Standard LPC analysis separates a signal into a smoothed spectral representation - the resonances of a time-varying all-pole filter - and an approximately-white excitation which, when passed through the time-varying filter, reproduces the original signal. This decomposition is the basis of all kinds of compression and modification techniques.
One thing we can do is systematically shift the resonant frequencies of the LPC model by applying a warping transformation to the IIR filter (essentially, substituting an all-pole system for each delay element). The perceptual effect of this, for voice, is to change the 'color' of the speaker's voice, making it darker for a shift down, or brighter for a shift up. Pitch (which is represented in the excitation) does not change, and intelligibility and naturalness can be quite good.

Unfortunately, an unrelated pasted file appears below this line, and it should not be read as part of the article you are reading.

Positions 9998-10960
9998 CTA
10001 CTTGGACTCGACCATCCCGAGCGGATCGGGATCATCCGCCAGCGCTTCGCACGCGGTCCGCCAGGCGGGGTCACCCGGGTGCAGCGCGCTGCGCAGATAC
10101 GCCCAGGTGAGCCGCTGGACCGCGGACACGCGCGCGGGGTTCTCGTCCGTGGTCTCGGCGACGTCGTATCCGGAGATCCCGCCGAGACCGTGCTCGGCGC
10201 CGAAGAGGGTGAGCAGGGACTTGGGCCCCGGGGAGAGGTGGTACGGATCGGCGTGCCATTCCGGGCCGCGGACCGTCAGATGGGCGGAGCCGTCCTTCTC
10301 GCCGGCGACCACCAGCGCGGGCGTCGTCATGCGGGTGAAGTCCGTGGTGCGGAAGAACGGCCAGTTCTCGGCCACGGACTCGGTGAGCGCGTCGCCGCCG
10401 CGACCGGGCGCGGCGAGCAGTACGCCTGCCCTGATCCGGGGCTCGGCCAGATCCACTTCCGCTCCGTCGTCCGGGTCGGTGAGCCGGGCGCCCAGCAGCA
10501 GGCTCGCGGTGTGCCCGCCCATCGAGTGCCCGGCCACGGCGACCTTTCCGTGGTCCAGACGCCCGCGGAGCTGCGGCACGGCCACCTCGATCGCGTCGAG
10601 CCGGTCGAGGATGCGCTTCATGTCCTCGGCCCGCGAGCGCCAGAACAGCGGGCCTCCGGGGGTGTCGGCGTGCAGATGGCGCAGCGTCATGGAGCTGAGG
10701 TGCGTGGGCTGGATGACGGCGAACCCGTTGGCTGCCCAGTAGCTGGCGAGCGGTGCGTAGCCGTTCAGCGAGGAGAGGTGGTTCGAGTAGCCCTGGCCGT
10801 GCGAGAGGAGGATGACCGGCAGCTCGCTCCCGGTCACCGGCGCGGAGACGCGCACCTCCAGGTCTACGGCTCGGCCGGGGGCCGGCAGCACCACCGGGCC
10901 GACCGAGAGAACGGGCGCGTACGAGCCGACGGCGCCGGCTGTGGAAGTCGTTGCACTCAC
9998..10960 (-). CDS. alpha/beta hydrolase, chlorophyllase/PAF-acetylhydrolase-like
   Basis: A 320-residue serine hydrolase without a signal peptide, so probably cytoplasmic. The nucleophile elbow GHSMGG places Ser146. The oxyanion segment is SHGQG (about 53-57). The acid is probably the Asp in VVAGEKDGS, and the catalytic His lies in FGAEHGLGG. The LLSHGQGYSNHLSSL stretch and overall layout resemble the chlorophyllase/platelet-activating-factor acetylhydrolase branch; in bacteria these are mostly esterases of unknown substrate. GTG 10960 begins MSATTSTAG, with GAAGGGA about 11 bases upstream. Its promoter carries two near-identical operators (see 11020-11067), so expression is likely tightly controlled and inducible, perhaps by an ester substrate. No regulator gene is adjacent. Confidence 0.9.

The code and example on this page show a simple implementation of LPC spectral warping to effect a voice modification.
The routines provided here are:
An example use is shown below:
>> % Load a speech waveform >> [d,sr] = wavread('sm1_cln.wav'); >> >> % Fit the original LPC model (high-order) >> [a,g,e] = lpcfit(d,20); >> >> % Warp the poles up a little >> % (warppoles modifies every frame - rows of a - at the same time) >> alpha = -0.2; >> [bhat, ahat] = warppoles(a, alpha); >> >> % Resynthesize with the new LPC >> % (fortunately, bhat is the same for all frames) >> dw = filter(bhat(1,:), 1, lpcsynth(ahat, g, e)); >> >> % Listen to the original... >> soundsc(d,sr); >> % ... and compare warped version >> soundsc(dw, sr);